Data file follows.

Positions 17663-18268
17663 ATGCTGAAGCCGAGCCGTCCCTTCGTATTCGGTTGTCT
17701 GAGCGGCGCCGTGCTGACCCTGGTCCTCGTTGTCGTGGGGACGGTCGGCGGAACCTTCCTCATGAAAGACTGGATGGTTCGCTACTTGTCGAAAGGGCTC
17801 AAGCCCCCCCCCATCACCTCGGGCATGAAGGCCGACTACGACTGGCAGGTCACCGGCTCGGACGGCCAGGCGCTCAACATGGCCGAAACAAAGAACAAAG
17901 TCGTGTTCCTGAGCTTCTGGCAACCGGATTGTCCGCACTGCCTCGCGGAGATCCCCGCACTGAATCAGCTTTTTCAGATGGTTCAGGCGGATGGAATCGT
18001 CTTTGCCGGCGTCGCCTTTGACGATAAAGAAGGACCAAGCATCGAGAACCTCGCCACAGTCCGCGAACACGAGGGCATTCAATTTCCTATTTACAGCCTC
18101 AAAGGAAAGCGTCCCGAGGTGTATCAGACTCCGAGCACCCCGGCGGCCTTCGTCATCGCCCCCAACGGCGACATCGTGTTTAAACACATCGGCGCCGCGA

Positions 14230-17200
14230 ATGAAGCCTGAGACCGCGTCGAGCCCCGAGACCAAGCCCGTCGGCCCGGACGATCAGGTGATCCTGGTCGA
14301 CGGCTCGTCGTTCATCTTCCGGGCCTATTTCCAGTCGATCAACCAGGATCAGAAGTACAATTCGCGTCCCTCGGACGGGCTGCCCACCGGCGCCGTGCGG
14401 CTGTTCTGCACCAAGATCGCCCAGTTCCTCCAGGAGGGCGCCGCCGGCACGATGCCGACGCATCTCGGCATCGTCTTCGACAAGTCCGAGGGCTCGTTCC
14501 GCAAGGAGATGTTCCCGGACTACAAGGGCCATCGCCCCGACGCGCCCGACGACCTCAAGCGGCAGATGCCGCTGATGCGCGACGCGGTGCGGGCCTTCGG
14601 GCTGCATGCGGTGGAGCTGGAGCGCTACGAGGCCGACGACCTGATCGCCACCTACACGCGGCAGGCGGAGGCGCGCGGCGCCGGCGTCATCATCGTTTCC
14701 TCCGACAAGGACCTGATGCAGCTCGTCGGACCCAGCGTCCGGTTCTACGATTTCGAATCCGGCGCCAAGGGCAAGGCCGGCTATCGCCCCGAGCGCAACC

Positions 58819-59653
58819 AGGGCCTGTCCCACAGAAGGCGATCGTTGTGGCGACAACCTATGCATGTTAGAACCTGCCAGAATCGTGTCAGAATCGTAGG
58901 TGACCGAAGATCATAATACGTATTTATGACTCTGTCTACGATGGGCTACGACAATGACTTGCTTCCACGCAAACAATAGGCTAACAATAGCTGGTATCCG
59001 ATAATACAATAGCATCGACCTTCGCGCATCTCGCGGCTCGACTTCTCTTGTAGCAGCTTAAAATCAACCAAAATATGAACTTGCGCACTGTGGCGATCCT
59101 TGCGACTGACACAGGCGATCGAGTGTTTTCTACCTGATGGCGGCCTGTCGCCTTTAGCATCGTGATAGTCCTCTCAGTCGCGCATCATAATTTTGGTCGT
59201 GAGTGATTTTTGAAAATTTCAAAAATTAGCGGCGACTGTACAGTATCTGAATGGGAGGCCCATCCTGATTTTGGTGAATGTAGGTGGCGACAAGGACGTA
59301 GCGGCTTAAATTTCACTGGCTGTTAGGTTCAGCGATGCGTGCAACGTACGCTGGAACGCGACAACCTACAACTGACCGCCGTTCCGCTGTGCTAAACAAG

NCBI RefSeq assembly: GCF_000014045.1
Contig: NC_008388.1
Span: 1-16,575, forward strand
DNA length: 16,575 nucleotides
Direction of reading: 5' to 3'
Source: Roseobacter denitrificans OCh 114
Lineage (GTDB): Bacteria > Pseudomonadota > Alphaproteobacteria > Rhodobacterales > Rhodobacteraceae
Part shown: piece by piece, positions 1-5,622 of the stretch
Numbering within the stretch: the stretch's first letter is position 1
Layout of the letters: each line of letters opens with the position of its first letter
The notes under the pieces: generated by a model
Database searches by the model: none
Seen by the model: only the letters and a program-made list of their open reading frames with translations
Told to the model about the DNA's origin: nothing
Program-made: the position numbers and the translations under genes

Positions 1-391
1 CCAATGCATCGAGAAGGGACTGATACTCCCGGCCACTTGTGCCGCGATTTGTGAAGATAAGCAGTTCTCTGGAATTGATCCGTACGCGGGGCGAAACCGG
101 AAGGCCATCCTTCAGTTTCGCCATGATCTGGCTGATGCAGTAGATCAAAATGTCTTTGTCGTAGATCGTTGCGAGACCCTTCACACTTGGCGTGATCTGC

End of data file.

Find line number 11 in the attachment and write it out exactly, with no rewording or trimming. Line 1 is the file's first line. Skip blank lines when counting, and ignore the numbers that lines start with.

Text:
14401 CTGTTCTGCACCAAGATCGCCCAGTTCCTCCAGGAGGGCGCCGCCGGCACGATGCCGACGCATCTCGGCATCGTCTTCGACAAGTCCGAGGGCTCGTTCC